Either I completely misunderstood THE RED CHORD or they have changed their musical approach to a fairly significant degree. I say this as I saw the Massachusetts band around ‘02/’03 on their first major national tour and just wasn’t taken with them at all. My memory (poor though it is, no I mean shockingly bad) of them from that night was a messy Noisecore band who seemed more intent on blasting indistinguishable songs than any cohesive musical attack. I think I may have checked out their first album after that with little attention paid due to my bias. Well, past is past, and if their new effort “Fed Through The Teeth Machine” is any true indication then they have progressed heaps and in a direction I mightily encourage.
With crystal clear production, slick but heavy, the tracks on FTTTM jump out with a punch that takes you back. Short, stabbing but cohesive riffs are accented all over the album with weird key tweaks with very cool uses of the trem/whammy bar to achieve this. Chords are trundled out with a precision and technicality that is less wankery than amazingly alluring; muted with also a tremendous guitar tone, they run the gamut from ultra quick blasts to slow paced dirges of considerable weight. “Demoralizer” is a fine example of this, slashing at the onset in tornado fashion then shifting well to a decelerated, jutting riff and rhythmic underline. Definitely the stand-out gem of the album is the second track “Hour Of Rats”, a genre enveloping track that burst out, slows again with real muscle, then has one of the simply coolest tech riffs of the year. Axeman Mike McKenzie shows opulent ability all over the fretboard on this cut: deep slogging chords, that sensationally precise and groovy riff in the middle and then a really nice solo utilizing a fine harmony. McKenzie apparently is the only guitarist after years with a twin attack, and while I’m sure some of the complexity of the record is over-dubbing, he does a really masterful job all over the album mixing stoic riffs with complex arrangements.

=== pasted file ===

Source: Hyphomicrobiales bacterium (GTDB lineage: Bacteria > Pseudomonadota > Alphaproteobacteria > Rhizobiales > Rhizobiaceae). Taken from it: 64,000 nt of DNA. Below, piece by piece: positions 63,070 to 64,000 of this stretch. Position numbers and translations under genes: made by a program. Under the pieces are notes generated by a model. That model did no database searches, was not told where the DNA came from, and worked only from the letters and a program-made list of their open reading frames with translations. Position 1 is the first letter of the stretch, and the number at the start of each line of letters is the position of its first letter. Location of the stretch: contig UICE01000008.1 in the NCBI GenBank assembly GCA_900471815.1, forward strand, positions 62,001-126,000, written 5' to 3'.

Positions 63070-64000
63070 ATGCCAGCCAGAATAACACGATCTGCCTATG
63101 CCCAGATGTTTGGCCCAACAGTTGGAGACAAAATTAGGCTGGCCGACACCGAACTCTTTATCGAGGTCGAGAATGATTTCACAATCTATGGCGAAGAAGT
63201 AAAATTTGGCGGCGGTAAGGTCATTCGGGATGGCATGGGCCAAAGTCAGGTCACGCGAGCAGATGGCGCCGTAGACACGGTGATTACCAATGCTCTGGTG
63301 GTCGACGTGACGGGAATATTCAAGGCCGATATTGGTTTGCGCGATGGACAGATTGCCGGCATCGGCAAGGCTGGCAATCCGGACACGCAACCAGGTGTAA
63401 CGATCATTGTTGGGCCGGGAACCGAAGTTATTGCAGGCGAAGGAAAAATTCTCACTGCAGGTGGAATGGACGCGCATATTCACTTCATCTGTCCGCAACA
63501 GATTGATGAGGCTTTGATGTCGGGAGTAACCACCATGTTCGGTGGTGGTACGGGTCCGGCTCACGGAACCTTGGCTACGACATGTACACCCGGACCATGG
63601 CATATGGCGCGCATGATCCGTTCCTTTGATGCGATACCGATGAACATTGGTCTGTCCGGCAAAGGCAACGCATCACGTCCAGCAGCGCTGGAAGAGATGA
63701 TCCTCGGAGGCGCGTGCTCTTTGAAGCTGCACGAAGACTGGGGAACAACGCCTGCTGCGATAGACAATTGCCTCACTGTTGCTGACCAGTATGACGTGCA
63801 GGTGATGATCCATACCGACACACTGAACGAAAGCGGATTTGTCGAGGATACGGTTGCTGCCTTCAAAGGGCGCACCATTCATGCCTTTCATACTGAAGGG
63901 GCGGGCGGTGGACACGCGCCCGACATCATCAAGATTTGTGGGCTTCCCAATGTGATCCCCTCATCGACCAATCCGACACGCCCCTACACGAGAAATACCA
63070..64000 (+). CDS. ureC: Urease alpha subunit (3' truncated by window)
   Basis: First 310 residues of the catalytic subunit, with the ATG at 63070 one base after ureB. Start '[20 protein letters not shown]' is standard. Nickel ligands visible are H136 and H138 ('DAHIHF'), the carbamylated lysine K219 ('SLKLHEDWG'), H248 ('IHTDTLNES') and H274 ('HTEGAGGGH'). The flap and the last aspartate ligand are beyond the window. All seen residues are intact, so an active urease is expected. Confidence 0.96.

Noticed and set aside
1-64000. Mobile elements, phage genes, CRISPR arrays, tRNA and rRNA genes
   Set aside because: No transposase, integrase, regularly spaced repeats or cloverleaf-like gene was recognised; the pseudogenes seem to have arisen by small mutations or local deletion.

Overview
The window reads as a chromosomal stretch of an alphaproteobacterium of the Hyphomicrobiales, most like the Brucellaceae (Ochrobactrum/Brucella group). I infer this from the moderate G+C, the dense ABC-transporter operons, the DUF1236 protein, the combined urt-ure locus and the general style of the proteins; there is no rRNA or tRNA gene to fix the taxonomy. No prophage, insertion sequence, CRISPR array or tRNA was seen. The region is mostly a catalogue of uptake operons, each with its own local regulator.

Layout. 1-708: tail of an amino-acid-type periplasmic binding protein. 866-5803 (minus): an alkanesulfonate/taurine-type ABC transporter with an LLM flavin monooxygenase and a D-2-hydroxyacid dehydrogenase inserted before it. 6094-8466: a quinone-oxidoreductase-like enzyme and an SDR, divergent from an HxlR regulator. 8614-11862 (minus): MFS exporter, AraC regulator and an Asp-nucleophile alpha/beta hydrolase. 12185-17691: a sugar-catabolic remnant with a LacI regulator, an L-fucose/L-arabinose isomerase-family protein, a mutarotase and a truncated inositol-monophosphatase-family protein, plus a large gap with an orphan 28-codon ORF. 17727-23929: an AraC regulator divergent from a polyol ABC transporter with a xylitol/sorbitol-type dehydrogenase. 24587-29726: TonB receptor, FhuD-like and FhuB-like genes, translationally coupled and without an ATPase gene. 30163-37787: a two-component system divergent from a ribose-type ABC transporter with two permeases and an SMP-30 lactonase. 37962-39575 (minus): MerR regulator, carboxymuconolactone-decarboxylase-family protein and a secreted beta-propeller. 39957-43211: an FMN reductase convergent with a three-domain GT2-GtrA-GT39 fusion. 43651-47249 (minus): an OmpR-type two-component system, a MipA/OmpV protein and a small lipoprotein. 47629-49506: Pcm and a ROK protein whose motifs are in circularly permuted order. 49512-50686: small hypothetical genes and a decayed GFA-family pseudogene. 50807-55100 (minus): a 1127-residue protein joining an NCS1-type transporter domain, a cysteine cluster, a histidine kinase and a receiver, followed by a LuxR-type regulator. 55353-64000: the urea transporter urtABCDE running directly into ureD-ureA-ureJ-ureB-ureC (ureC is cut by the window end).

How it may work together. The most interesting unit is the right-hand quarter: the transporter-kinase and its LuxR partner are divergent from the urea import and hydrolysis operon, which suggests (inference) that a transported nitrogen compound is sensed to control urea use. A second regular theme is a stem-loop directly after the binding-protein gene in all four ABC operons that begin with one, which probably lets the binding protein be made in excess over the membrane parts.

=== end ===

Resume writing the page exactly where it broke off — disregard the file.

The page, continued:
The entire FTTTM record alters pacing and sounds with an adroit skill. Vocalist Guy Kozowyk compliments all of this with a perceptible, throaty jabbing which may not be unique, but works well with the music and goes beyond a lot of typical muddle of grunts on most modern Grind/Deathcore albums. Which brings me to the seemingly pervasive attitude in metal circles that THE RED CHORD are a run-of-the-mill Deathcore band. I think not, and if my somewhat limited experience with the genre is true then comparing them to rather forgettable fare like JOB FOR A COWBOY is unfair to TRC. They are far better at constructing songs and much more gifted technically. Two things are apparent to me from listening and really enjoying FTTTM: give bands a bit more time and attention than a cursory look-in and when a site is streaming an entire album, make use of it. If it wasn’t for the latter I wouldn’t have bothered with this record and would have missed out another gem from a great year in Metal.
(Online December 26, 2009)